On April 10, 2019, Attorney Leake argued before the Pennsylvania Supreme Court. The argument was televised on PCN and the entire argument can be viewed through the PCN app. The case is titled Commonwealth v. Olson. Attorney Leake represents Mr. Olson who was found guilty of a DUI in the Court of Common Pleas of Somerset County.
Attorney Leake appealed the case the whole way to the Pennsylvania Supreme Court. Far less than 1% of cases are even granted review before the Supreme Court. Attorney Leake’s case represents one of the first cases involving a DUI to ever be heard by the Pennsylvania Supreme Court in history.
If the case is not decided in his client’s favor, Attorney Leake plans to ask for review by the United States Supreme Court.
As a criminal defense attorney in Somerset, Pennsylvania, I have appealed many criminal cases to the Pennsylvania Superior Court. In fact, I currently have a DUI case on appeal to the Pennsylvania Supreme Court.
One important appeal issue I have run into many times is the filing or lack of filing a post sentence motion before an appeal. It is imperative to file a post sentence motion within ten (10) days of the sentencing hearing if you plan to take an appeal of your sentence. In fact, if an appeal is taken and the post sentence motion was not filed, the appellate courts will not even consider any request for modification of your sentence. Even if more than ten days has elapsed since the sentencing hearing, the appropriate route is to get post sentence motion rights reinstated before the appeal. If you plan to appeal a criminal sentence please contact my office.
The most misleading law I have run across in my career is that of the definition of "Crime punishable by imprisonment exceeding one year" under the Pennsylvania Uniform Firearms Act.
If one was to look at the Pennsylvania law that governs whom may not possess a license to carry a firearm in the state of Pennsylvania, they would discover a blanket restriction against anyone “charged with or has been convicted of a crime punishable by imprisonment for a term exceeding one year" from obtaining a license to carry a firearm. (See 18 Pa.C.S.A. § 6109, “Licenses”)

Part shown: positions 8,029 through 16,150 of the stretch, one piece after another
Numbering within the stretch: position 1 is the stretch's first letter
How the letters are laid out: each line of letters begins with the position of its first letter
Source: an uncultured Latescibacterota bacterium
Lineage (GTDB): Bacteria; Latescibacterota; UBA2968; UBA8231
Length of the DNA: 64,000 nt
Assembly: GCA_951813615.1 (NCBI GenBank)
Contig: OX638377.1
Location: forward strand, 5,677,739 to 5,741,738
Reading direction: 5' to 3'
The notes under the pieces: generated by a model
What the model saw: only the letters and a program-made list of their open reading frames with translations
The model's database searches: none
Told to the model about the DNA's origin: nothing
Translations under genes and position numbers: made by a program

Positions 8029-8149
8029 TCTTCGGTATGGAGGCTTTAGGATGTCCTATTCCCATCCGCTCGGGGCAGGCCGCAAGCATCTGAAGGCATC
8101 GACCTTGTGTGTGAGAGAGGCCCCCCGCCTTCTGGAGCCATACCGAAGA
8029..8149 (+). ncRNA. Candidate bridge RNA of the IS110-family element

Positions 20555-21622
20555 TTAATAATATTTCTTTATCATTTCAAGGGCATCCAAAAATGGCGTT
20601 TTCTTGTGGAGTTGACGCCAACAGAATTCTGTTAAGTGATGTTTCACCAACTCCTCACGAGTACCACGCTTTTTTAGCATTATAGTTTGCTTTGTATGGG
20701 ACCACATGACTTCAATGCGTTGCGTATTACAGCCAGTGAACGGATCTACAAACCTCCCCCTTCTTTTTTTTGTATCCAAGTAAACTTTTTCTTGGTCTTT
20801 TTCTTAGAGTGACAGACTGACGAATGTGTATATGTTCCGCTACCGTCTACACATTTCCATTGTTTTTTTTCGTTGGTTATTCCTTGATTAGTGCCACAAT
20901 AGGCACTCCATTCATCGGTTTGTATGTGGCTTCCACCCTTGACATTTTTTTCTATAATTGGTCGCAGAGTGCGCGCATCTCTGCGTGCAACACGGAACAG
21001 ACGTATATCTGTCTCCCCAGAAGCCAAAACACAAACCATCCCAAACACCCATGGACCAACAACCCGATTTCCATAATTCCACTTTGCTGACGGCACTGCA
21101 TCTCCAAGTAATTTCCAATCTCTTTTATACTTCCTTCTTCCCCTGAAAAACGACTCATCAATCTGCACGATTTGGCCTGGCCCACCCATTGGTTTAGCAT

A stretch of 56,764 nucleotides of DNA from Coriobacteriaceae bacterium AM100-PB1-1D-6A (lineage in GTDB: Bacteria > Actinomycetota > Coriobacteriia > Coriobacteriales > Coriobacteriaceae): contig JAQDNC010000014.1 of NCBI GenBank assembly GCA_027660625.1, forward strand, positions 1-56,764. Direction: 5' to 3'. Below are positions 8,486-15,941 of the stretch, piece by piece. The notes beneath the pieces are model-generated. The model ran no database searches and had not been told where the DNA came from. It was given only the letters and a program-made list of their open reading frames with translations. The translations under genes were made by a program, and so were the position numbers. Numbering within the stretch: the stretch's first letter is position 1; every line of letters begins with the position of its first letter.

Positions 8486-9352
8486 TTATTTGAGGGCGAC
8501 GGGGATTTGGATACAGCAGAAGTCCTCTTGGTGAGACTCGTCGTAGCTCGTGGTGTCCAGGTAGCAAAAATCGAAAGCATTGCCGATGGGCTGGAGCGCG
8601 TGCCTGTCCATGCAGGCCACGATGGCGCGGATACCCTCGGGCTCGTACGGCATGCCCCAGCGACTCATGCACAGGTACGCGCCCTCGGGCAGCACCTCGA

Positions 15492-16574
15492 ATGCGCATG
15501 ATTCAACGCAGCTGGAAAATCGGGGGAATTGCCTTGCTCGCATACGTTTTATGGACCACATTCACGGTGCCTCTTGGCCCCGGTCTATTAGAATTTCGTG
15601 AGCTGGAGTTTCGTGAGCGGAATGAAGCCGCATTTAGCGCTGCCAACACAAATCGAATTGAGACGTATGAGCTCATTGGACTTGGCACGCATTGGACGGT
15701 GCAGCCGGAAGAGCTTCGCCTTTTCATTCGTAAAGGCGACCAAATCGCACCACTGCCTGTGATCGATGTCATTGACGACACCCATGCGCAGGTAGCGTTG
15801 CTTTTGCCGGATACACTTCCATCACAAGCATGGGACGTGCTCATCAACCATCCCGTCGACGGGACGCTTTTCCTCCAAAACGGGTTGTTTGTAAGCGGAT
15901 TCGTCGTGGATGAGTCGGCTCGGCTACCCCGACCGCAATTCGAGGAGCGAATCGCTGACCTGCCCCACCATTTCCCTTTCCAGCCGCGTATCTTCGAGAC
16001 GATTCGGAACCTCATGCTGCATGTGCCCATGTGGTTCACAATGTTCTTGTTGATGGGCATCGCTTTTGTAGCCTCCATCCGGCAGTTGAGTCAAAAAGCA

Almost identical language appears in the Federal Crimes Code which provides that “[i]t shall be unlawful for any person who is under indictment for a crime punishable by imprisonment for a term exceeding one year" to possess a firearm. (See 18 U.S.C. § 922(n)).
In Pennsylvania, a misdemeanor of of the second degree is punishable by imprisonment for up to two (2) years. Examples of misdemeanors of the second degree include Recklessly Endangering Another Person, and certain types of DUI offenses.
Therefore, from a review of Pennsylvania and Federal Law, if one is currently charged with or been convicted of a Pennsylvania Misdemeanor of the Second Degree they cannot buy or possess a gun, or have a license to carry a gun, right? Well, not exactly...
Here is where the confusion in the law comes into play. The definitions section of the Pennsylvania Uniform Firearms Act reads as follows: "Crime punishable by imprisonment exceeding one year." The term does not include any of the following: . . . (2) State offenses classified as misdemeanors and punishable by a term of imprisonment not to exceed two years." (See 18 Pa.C.S.A. § 6102)
Likewise, the Federal Crimes Code's definitions section states that “The term “crime punishable by imprisonment for a term exceeding one year” does not include— . . . (B) any State offense classified by the laws of the State as a misdemeanor and punishable by a term of imprisonment of two years or less." (See 18 U.S.C. 921(20)).
With these definitions in mind, a Pennsylvania misdemeanor of the second degree (punishable by up to two years in prison), would not bar someone from owning a firearm under the blanket restriction pertaining to crimes punishable by up to one year. This contradiction in the law has led to many individuals being charged with lying on a firearms form when purchasing a firearm unjustly, and has led to confusion in law enforcement, the courts, and in defense attorneys in Pennsylvania.
In fact, I currently have motion before the Court of Common Pleas of Somerset County, in which this very law and subsection is at issue.
It should be noted though that Pennsylvania and Federal Law in the realm of firearms and crimes is EXTREMELY technical, and there are many misdemeanor level offenses in Pennsylvania, including many Misdemeanors of the Second Degree that would make one ineligible to buy, own, or possess a firearm and/or a license to carry a firearm in Pennsylvania. In fact, almost all drug offenses in Pennsylvania, regardless of their grading, result in loss of the offender's firearm rights. There is also a list of enumerated offenses, regardless of grading, which result in loss of the offender's firearm rights. Also if one is on probation, they cannot possess a weapon, regardless of the offense. Therefore, it is imperative that anyone who is unsure if a prior offense, even a DUI, would bar them from buying a firearm, or obtaining a license to carry a firearm, should consult with an experienced criminal defense attorney BEFORE going to the gun store or applying for the license, to avoid answering a question wrong on the forms and being charged with lying on a firearms form which is itself a felony.